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Nursing Students Raise Funds for Guatemalan Mission

This August, six senior nursing students and Pamela Hodges, associate professor in the School of Nursing, will participate in a service-learning project in Guatemala through Addicks United Methodist Church and What Matters Ministry and Missions.

Students will work with AUMC and WMMM at Casa Angelina, an orphanage right outside Antigua, Guatemala. Casa Angelina, one of the largest orphanages in Central America, provides access to health care, food, shelter and an education to widows and orphans. Students will also assist in construction work, cleaning, planting and interacting with the children.

The offer to participate in the project was extended to the entire nursing cohort, but participation is limited to six students. Hodges said a lack of funding is preventing many from participating. The total cost per student is $1,400, and the students are responsible for raising their own funds. So far, their efforts have included fundraisers through AUMC and reaching out to family and friends. They are also working on a proposal to reach out to outside donors. 

“This will be the first opportunity of this type where the students are offered the experience to travel abroad during the nursing program,” Hodges said. “We’re hoping it provides a foundation to greater things, to other locations.”

Hodges, leader of the mission team at AUMC, is dedicated to expanding students’ knowledge and experience in their field.

“As faculty at the School of Nursing, I’m passionate about advancing the international service-learning opportunities to enhance the UST nursing students’ personal and professional growth, critical thinking and global contributions,” Hodges said.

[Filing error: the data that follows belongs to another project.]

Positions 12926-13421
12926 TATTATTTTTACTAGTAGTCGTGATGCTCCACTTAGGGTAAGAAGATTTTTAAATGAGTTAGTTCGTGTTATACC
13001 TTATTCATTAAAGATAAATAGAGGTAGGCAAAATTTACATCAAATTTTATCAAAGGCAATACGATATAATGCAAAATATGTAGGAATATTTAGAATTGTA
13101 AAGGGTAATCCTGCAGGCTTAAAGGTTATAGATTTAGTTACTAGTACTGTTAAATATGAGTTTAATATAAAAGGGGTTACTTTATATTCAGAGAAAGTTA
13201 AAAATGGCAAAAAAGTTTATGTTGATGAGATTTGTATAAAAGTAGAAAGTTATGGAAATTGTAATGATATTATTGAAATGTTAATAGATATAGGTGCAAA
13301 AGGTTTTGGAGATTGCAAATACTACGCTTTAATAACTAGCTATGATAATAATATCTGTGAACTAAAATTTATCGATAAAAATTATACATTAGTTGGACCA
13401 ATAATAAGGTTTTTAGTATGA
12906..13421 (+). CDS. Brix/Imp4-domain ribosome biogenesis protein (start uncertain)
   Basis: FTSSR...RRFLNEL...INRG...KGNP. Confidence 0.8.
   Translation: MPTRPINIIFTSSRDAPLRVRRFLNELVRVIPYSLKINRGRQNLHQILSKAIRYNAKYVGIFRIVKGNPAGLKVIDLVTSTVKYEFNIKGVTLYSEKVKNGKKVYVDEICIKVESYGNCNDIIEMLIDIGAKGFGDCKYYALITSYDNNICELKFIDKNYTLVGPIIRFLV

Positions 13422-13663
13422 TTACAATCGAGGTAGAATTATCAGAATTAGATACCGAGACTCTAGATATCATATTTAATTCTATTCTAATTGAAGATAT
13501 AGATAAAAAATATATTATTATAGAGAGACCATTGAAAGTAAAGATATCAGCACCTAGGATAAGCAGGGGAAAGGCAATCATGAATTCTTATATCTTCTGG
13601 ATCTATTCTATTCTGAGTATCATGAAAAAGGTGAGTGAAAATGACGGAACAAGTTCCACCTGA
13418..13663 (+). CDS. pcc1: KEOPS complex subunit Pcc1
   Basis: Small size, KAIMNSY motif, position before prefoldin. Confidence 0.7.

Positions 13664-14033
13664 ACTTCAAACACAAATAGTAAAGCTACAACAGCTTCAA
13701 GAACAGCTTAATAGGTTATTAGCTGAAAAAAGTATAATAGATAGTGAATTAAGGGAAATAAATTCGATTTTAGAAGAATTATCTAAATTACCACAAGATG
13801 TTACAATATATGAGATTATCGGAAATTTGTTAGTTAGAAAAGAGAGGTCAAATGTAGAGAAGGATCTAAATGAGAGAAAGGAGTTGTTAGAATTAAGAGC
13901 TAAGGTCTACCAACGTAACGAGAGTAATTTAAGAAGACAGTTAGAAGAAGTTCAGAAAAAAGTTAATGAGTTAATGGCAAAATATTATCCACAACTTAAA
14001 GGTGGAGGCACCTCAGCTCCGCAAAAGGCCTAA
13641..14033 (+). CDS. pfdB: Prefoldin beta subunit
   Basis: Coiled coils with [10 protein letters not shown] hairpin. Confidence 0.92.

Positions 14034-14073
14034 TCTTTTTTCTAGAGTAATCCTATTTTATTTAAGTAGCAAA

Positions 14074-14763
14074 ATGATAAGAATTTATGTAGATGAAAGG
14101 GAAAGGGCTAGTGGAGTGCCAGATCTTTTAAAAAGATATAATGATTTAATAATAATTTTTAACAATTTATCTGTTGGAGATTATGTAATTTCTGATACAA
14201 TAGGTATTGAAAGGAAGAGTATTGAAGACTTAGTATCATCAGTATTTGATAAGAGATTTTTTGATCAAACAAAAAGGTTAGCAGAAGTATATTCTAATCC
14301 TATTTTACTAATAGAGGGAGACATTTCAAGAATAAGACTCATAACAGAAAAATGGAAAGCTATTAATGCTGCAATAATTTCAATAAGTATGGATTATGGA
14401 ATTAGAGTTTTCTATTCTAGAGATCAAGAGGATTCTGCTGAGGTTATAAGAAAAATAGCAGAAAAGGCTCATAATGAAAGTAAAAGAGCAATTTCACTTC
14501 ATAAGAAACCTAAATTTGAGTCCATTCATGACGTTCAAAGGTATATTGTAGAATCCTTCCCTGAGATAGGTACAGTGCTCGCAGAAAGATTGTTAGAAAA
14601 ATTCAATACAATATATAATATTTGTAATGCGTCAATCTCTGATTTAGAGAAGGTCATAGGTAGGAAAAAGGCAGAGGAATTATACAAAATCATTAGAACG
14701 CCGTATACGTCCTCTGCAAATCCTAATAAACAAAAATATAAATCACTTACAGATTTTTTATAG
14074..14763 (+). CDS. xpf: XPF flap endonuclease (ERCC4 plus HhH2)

Paloma Salazar, a senior nursing student who recently worked on a community service project at AUMC with 14 other nursing students, said she is committed to helping others achieve their goals while empowering them to make a difference. 

“I believe this opportunity will be a life-changing experience in that it will allow me to grow not only as a nursing student but also as a person,” Salazar said. “And it will help me gain the confidence that I need to uphold the reputation of my profession with excellence and integrity while engendering trust and confidence among my patients.”

Even though the service project is outside the students’ required coursework and does not count toward institutional credit, Hodges said expectations are high. Students are required to complete preparatory research and data collection, paperwork, go through safe sanctuary training through AUMC and document their experience through daily journaling and photographs.

Hodges and the students have big plans for the data collected from the project. They hope to disseminate the results at local, state, national and international levels, and use it for future projects.

While the project is not currently sponsored by the University’s study abroad program, Hodges and other faculty members of the SON hope that students in future semesters will be able to receive institutional credit for their participation in similar projects. Other SON faculty members are working on additional study abroad opportunities for the nursing students.

There are also opportunities for SON to collaborate with the Social Entrepreneurship Program in the future.  

“I envision this initial trip as just the beginning of a continued effort in which nursing students every year will have opportunities to use their skills and knowledge to make a difference with the underserved populations,” Hodges said. “As one group of students begin by assessing, the next group may be able to implement various projects.”

To support the nursing students’ mission, contact Pamela Hodges at or 210-823-4187.

All contributions made to AUMC in support of the nursing students are tax-deductible. 

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